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He is a well-going dentist and plastic surgeon in Germany.

As I can decode it, I can see:

  • Prof, meaning that he is a full-time permanent teacher on a University
  • "Dr. med" means he has a Phd in medicine
  • "Dr. med dent" means he has another Phd in dentistry
  • "Dr. med habil" means he has also a habilitation (as I know, it means he is an old prof with high prestige, but I what is its accurate meaning?)

Am I correct? Currently there were here some changes in the academical title system regarding the EU, his title may in the new or in the old (non-EU) system.

What does it mean?

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The usual doctoral degrees in medicine and dentistry in the U.S. are not Ph.D.'s but M.D. and D.D.S. (for "medical doctor" and "doctor of dental surgery" or some Latin variant of those). So I'd use those to translate Dr. med. Dr. med. dent.

As for habilitation, I don't know exactly what it involves in medicine, but in mathematics it indicates research accomplishment after the doctoral degree. In many cases, it involves a second thesis ("Habilitationsschrift" in German), but it can also be just a collection of published papers. I imagine medicine is similar, but I have no real knowledge of that.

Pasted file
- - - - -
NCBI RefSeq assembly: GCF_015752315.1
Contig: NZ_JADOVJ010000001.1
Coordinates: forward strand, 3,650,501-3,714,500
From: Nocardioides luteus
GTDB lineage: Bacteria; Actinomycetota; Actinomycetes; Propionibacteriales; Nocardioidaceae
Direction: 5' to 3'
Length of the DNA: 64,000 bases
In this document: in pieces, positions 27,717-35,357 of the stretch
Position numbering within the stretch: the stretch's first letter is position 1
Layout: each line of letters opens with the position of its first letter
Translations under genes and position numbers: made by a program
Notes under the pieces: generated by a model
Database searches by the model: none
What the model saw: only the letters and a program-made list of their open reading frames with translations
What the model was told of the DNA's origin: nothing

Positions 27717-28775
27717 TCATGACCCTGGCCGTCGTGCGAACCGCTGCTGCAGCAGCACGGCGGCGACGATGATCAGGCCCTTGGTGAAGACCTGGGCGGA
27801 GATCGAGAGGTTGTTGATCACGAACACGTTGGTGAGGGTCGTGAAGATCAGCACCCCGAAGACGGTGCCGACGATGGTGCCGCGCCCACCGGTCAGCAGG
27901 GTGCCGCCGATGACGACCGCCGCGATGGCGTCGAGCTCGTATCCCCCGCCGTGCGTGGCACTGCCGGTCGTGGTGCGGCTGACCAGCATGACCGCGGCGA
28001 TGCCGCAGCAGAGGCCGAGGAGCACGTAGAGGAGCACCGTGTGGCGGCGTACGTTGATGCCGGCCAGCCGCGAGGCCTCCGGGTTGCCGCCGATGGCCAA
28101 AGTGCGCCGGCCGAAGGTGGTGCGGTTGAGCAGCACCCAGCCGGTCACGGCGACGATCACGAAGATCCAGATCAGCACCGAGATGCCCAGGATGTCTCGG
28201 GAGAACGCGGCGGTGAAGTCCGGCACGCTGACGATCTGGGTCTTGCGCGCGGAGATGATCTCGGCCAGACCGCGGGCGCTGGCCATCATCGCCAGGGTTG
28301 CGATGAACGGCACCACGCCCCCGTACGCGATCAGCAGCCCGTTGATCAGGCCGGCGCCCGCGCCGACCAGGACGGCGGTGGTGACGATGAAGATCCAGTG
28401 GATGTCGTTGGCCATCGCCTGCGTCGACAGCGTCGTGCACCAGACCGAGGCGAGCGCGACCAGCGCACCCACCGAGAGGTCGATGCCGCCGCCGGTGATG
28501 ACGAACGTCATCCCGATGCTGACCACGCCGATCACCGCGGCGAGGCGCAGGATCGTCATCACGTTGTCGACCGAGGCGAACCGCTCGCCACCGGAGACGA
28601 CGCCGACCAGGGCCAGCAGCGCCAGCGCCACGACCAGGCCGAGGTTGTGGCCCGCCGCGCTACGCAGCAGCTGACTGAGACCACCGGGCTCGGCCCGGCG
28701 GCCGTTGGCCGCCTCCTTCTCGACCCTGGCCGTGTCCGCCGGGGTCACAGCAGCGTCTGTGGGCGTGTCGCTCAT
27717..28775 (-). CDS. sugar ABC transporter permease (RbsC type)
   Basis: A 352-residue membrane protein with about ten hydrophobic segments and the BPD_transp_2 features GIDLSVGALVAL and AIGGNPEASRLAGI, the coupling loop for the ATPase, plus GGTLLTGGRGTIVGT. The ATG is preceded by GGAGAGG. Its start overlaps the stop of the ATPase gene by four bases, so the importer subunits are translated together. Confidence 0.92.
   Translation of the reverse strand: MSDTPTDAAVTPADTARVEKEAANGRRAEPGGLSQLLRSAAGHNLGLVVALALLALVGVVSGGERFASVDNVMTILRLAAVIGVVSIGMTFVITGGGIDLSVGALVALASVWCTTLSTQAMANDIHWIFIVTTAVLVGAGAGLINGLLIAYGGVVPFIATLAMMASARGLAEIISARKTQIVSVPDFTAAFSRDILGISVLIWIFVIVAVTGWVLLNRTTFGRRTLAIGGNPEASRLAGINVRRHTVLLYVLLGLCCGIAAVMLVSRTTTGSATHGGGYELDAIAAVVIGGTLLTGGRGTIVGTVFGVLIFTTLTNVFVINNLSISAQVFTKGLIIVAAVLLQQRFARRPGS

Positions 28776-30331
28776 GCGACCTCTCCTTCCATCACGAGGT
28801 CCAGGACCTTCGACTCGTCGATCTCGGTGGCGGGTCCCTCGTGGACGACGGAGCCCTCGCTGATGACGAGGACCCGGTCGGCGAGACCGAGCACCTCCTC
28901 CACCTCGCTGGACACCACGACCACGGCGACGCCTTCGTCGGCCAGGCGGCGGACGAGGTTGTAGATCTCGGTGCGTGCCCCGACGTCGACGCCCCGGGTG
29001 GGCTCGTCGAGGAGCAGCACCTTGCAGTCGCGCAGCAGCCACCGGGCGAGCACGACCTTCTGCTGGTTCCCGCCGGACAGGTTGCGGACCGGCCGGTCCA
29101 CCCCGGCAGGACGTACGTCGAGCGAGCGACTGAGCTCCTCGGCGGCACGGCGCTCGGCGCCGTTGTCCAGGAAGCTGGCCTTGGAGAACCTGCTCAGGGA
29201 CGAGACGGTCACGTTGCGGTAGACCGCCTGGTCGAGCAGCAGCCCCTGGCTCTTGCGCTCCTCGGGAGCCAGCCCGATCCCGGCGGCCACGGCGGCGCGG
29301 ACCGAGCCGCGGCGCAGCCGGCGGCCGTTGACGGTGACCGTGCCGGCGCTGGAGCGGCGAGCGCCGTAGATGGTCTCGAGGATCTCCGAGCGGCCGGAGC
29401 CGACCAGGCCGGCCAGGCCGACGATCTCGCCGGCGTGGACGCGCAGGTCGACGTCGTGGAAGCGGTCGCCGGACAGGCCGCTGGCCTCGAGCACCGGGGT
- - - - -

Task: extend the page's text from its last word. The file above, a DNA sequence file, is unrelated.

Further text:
• Ok, thanks! It means, that he has 2 phds and and a Habilitationsschrift? – peterh says reinstate Monica Dec 11 '16 at 3:17
  • There are two separate dental degrees in the U.S.: Most dentists are D.D.S., but there is also the somewhat more rigorous D.M.D. degree, Doctor of Medical Dentistry. – Buzz Dec 11 '16 at 3:38
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    In Germany a medical PhD is much less of an accomplishment than other PhDs. That is fine, if you visit a doctor you want her or him to be able to heal and couldn't care less about her or his ability to do research. However German (academic) hospitals are notoriously focussed on status, which is why you get such a string of titles. For example, a habil was a prerequisite for a professorship, so outside medicine you would not mention the habil once you have a professorship. – Maarten Buis Dec 11 '16 at 15:35

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